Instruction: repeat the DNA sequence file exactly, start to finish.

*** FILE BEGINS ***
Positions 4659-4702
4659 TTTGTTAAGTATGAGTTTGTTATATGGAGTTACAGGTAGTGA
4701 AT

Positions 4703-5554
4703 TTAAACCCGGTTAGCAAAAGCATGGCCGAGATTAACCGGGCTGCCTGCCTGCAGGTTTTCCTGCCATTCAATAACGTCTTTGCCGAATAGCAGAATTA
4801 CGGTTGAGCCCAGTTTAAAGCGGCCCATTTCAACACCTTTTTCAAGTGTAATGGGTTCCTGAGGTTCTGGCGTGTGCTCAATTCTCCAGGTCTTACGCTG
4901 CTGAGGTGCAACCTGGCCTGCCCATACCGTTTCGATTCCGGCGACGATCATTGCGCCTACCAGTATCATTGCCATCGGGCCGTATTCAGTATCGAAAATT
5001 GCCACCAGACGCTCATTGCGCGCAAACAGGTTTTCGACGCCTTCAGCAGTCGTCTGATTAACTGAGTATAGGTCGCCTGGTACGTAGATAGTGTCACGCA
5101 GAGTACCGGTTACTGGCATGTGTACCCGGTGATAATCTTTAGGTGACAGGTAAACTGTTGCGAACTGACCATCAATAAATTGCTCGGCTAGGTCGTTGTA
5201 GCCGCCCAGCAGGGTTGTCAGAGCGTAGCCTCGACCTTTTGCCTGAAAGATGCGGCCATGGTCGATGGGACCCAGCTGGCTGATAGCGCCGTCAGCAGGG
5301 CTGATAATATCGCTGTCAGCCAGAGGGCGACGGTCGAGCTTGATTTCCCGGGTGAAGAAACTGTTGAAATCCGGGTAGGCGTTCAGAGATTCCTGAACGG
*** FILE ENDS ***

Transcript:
Positions 4659-4702
4659 TTTGTTAAGTATGAGTTTGTTATATGGAGTTACAGGTAGTGA
4701 AT

Positions 4703-5554
4703 TTAAACCCGGTTAGCAAAAGCATGGCCGAGATTAACCGGGCTGCCTGCCTGCAGGTTTTCCTGCCATTCAATAACGTCTTTGCCGAATAGCAGAATTA
4801 CGGTTGAGCCCAGTTTAAAGCGGCCCATTTCAACACCTTTTTCAAGTGTAATGGGTTCCTGAGGTTCTGGCGTGTGCTCAATTCTCCAGGTCTTACGCTG
4901 CTGAGGTGCAACCTGGCCTGCCCATACCGTTTCGATTCCGGCGACGATCATTGCGCCTACCAGTATCATTGCCATCGGGCCGTATTCAGTATCGAAAATT
5001 GCCACCAGACGCTCATTGCGCGCAAACAGGTTTTCGACGCCTTCAGCAGTCGTCTGATTAACTGAGTATAGGTCGCCTGGTACGTAGATAGTGTCACGCA
5101 GAGTACCGGTTACTGGCATGTGTACCCGGTGATAATCTTTAGGTGACAGGTAAACTGTTGCGAACTGACCATCAATAAATTGCTCGGCTAGGTCGTTGTA
5201 GCCGCCCAGCAGGGTTGTCAGAGCGTAGCCTCGACCTTTTGCCTGAAAGATGCGGCCATGGTCGATGGGACCCAGCTGGCTGATAGCGCCGTCAGCAGGG
5301 CTGATAATATCGCTGTCAGCCAGAGGGCGACGGTCGAGCTTGATTTCCCGGGTGAAGAAACTGTTGAAATCCGGGTAGGCGTTCAGAGATTCCTGAACGG